This statement from an interview with Blake scholars was made by Morris Eaves the editor of The Cambridge Companion to William Blake.
"But my own experience jibes with Hazard Adams's: 'It is always interesting to observe,' he wrote in 1982, 'what is simply skipped over in commentaries on the prophecies' (400). And, as for the 'hope of a language being developed that will deal more successfully with Blake,' he concludes, 'I am not sure most of us know how to formulate the problem or even what it is' (401). Then, curiously but I would contend symptomatically, a page later he is saying that 'In the end, though, there is a message or there are messages in Blake, and Blake scholarship and criticism ought to be involved in making these messages available to a needy world' (402). Similarly, Blake himself issues lots of promises to readers to the effect that what he's saying is crucial and that if only they'll follow his illuminated golden string through the darkness they'll end up in heaven's gate built in Jerusalem's wall. But if anyone has been able to follow that string I don't know it.
"Two caveats: I don't mean to say that Blake is unreadable. He's eminently readable—just impossible to understand past a certain point. And I don't mean to say that scholarship and criticism have been ineffective in revealing the outlines or in filling in countless helpful details. I mean that the level of meaning that Blake allows, as far as I can tell, cannot be expected to support those important messages that Hazard mentioned, and that Blake certainly seems to claim he's delivering. But, as Hazard's comment shows, trying to make sense of Blake's work, stressful as it is, doesn't necessarily lead to despair. What Blake is, is thrilling to read. And the intensely participatory reading experience that Bob describes is what keeps the thrill alive. Together, that experience of reading on a high wire combined with the promise of rescuing a major artist from obscurity and oblivion have provided the impetus to keep readers reading and lookers looking ever since that group of Victorians showed how to make Blake audible and visible.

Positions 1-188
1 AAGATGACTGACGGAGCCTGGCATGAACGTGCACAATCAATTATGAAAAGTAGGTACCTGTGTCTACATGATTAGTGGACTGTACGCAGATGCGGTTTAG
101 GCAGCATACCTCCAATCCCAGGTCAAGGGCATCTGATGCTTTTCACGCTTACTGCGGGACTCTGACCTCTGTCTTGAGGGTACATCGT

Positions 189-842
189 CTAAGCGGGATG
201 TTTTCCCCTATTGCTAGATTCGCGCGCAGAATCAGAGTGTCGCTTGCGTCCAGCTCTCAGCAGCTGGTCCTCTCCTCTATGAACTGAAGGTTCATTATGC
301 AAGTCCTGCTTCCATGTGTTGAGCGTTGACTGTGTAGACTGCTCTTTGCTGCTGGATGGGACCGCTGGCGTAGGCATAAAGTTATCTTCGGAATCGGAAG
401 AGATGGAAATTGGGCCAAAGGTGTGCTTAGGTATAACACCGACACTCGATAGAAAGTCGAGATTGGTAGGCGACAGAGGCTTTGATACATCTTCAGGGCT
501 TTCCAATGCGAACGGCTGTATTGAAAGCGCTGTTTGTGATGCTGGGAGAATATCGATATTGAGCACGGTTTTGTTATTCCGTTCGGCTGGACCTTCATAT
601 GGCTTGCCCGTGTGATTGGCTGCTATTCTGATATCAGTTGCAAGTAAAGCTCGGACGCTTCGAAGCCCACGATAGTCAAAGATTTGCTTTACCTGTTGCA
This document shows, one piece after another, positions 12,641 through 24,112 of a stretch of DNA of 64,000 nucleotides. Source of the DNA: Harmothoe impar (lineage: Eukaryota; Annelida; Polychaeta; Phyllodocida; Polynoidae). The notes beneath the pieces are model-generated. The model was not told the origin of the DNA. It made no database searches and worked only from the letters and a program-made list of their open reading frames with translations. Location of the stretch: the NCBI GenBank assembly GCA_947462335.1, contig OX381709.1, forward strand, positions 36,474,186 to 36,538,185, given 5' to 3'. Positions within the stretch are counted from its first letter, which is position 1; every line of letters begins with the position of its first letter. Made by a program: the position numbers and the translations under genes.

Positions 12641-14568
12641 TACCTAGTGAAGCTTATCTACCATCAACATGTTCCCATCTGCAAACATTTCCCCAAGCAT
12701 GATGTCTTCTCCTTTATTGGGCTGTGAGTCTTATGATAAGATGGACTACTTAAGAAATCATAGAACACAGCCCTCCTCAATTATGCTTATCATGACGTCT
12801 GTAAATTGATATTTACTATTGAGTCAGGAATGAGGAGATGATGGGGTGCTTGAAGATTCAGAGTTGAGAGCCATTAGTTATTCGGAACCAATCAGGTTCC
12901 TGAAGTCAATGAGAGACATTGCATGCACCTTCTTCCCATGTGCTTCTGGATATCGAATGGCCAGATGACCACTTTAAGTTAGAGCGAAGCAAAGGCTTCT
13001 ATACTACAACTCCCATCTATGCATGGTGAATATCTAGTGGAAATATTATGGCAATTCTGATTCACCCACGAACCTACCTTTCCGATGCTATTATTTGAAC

"Finally, I would never deny the possibility that the impossible dream may someday become possible after all."
Blake scholars never run out of something to study but it often seems that scholarly studies get further and further from the actual meaning that Blake was trying to convey. Perhaps this is a necessary consequence of the nature of Blake's content. He wasn't only interested in making significant poetry and impressive pictures. He was trying to 'open the minds of men to a perception of the infinite'. If he succeeds in that task, the questions of his technical skills and means through which he achieved his goal fades into insignificance. Blake's religion was that of personal inner mystical experience; not natural religion but revealed religion. Understanding the content of his message likewise is not the result of natural pursuits, but the result of a breakthrough to another level of experience.
Scholarship is helpful in learning Blake if it leads students into Blake's works so that they may take root and be assimilated. Scholarship that leads outward to innumerable influences and entanglements may only divert students from what Blake sought to do.
The Emanation of The Giant Albion
1804 Printed by W. Blake Sth Molton St.
PLATE 1 [Above the archway deleted text]
"There is a Void, outside of Existence, which if enterd into
Englobes itself & becomes a Womb, such was Albions Couch
A pleasant Shadow of Repose calld Albions lovely Land
His Sublime & Pathos become Two Rocks fixd in the Earth
His Reason his Spectrous Power, covers them above
Jerusalem his Emanation is a Stone laying beneath
O [Albion behold Pitying] behold the Vision of Albion"